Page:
EARLY SPRING SNOWMELT PROMPTS WATER SAFETY WARNINGAs River Recreation Increases and Trout Season Nears, River Users Should Be Careful
Contact: PG&E External Communications (415) 973-8709
California Department of Boating and Waterways (916) 263-0788
April 4, 2009
SAN FRANCISCO, Calif. - Early spring snowmelt has prompted a warning from Pacific Gas and Electric Company (PG&E) and the California Department of Boating and Waterways (DBW). Those planning outings near mountain streams, rivers, and reservoirs should take precautions against swift, cold water flows.
Some of PG&E's reservoirs and lakes are already nearing spill stage due to recent warm air temperatures melting snowpacks earlier than usual. When reservoirs top, large amounts of icy, swift spill water can create hazards.
"Recreationists in mountain rivers and reservoirs need to be extra vigilant of water conditions and take appropriate safety measures," said Jack Purkis, director of PG&E's power generation. "The flows will fluctuate with the warming and cooling of the day."
"Snowmelt and resulting swift and cold river flows can create treacherous conditions for all recreationists - waders, swimmers, paddlers, boaters, anglers and even hikers cooling off at the water's edge," said Raynor Tsuneyoshi, director of the DBW. "Stay safe by wearing a life jacket, avoiding alcohol and being aware of the current."
Rafters, kayakers, and canoeists should beware of fast river flows and cold water, and should exercise extreme caution by checking local conditions before undertaking their trip.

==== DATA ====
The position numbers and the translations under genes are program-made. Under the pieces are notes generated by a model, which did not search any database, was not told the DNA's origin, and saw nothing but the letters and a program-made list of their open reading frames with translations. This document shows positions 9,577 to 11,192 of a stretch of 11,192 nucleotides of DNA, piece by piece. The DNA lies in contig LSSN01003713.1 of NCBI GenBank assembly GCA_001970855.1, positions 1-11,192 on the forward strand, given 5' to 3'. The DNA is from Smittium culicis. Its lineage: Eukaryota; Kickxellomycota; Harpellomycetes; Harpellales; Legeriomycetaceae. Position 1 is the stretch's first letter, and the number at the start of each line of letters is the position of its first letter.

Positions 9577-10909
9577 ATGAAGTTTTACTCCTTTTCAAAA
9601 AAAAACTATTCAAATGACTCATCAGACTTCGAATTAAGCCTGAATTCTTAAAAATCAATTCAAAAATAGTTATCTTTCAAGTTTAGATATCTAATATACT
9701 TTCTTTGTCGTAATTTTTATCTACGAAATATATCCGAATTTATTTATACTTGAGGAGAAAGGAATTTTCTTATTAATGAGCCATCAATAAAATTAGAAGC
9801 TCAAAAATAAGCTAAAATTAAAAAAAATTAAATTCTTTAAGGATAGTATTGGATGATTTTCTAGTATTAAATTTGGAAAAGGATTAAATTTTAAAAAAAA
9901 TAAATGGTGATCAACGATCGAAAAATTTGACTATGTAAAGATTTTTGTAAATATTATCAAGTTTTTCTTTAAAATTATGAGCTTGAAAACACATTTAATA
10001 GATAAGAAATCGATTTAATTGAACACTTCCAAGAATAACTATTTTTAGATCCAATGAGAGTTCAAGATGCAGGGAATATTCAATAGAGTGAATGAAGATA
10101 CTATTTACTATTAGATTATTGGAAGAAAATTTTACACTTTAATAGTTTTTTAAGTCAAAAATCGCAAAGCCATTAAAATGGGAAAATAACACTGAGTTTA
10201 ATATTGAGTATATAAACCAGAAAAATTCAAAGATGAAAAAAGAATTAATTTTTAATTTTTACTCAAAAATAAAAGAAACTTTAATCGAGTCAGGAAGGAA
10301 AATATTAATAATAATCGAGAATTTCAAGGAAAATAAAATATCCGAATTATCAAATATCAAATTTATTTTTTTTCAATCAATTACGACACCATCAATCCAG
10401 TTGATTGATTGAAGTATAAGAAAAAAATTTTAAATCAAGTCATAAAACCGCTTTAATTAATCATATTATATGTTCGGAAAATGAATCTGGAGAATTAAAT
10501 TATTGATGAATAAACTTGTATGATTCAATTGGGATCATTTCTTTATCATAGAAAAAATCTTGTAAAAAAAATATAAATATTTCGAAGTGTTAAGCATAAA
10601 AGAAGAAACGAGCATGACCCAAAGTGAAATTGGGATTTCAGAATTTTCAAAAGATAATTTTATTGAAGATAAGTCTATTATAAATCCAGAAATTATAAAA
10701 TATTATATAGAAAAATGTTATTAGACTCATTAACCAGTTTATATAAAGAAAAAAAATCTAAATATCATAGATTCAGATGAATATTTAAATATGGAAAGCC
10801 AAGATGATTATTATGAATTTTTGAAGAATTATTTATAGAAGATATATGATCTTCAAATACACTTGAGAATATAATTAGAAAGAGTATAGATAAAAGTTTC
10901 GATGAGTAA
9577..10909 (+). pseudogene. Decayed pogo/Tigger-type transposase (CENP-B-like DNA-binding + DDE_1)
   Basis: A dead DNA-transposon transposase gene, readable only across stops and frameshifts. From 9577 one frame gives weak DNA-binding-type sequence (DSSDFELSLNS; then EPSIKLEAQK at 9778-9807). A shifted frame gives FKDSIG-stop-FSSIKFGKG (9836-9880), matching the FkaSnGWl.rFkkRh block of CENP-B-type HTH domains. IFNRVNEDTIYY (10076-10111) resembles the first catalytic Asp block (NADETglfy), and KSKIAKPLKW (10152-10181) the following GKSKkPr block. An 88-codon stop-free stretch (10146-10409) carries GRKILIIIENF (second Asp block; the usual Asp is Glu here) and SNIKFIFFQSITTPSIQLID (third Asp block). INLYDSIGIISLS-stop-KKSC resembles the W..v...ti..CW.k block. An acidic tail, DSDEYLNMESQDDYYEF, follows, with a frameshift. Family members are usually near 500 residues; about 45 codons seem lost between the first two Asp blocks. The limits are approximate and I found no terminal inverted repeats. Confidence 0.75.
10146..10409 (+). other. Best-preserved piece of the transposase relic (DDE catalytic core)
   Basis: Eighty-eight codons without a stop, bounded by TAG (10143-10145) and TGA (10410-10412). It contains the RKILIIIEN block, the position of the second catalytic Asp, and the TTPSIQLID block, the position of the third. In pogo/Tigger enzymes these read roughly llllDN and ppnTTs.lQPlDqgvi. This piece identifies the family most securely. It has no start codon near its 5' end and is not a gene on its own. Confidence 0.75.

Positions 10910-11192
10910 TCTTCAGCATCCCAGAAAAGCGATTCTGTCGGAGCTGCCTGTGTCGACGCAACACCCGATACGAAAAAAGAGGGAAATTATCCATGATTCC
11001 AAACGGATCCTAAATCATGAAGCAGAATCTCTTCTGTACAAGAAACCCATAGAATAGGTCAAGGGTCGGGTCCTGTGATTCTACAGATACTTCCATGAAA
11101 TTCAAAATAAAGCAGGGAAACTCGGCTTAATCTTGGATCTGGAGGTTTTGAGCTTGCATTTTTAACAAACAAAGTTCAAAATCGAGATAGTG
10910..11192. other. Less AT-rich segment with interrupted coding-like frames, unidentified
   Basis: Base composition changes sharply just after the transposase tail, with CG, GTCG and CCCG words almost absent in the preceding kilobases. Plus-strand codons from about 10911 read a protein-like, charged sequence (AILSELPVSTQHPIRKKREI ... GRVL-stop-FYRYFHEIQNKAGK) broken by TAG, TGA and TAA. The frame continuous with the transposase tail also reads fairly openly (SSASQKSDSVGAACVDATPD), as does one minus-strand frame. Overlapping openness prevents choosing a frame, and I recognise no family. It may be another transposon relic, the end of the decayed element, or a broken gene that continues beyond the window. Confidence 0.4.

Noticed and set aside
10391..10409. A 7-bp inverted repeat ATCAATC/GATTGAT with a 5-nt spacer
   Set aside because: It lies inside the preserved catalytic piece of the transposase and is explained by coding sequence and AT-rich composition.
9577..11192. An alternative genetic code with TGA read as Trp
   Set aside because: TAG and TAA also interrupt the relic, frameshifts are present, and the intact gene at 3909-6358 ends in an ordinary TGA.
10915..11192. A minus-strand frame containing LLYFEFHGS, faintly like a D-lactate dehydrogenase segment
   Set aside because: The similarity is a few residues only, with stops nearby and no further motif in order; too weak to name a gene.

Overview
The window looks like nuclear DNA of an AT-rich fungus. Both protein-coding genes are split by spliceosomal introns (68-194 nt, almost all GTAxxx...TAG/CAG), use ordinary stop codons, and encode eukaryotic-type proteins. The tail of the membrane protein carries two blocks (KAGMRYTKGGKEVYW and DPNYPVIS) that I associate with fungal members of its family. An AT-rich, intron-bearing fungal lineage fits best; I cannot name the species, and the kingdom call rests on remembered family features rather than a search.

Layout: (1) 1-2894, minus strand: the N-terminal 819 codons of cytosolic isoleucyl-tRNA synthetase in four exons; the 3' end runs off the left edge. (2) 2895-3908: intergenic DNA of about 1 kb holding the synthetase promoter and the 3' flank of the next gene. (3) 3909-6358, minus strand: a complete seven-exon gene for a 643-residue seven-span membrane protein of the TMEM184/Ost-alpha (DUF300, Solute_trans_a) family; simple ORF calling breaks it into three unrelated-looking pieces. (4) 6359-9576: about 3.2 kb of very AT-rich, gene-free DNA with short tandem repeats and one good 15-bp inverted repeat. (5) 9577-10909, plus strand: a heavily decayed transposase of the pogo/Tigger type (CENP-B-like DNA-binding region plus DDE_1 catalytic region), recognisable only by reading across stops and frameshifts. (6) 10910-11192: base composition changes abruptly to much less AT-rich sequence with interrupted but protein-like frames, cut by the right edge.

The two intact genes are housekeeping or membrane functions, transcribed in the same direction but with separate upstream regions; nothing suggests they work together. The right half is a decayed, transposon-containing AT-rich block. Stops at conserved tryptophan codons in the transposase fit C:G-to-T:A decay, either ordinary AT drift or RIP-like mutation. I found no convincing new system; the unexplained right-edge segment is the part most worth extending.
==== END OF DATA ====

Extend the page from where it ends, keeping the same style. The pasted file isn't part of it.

Here are some safety tips:
Know the Water
- Sudden immersion in ice-cold water can stimulate the "gasp reflex" causing an involuntary inhalation of air or water. It can even trigger cardiac arrest, temporary paralysis, hypothermia and drowning. When combined with swift water, even the strongest swimmers may be easily overwhelmed.
- Cold water entering the ear canal can cause vertigo and disorientation. This may confuse swimmers, causing them to venture deeper into the water.
- Kayakers and canoeists also need to be prepared for swift, cold water.
- Lakes and ponds are very attractive on warm spring days but also cold. Use caution and common sense with young children playing near water.
Know your limits
- Swimming in open water is more difficult than in a swimming pool - people tire more quickly and can get into trouble.
- Cold water causes impairment leading to fatalities. Cold water reduces body heat 25-30 times faster than air does at the same temperature.
- Many unseen obstacles can be lurking below the waters surface. Swift water can make these obstacles even more treacherous.
- Conditions change quickly in open water and even the best swimmers can misjudge the water and their skills when boating or swimming. Wearing a life jacket can increase survival time.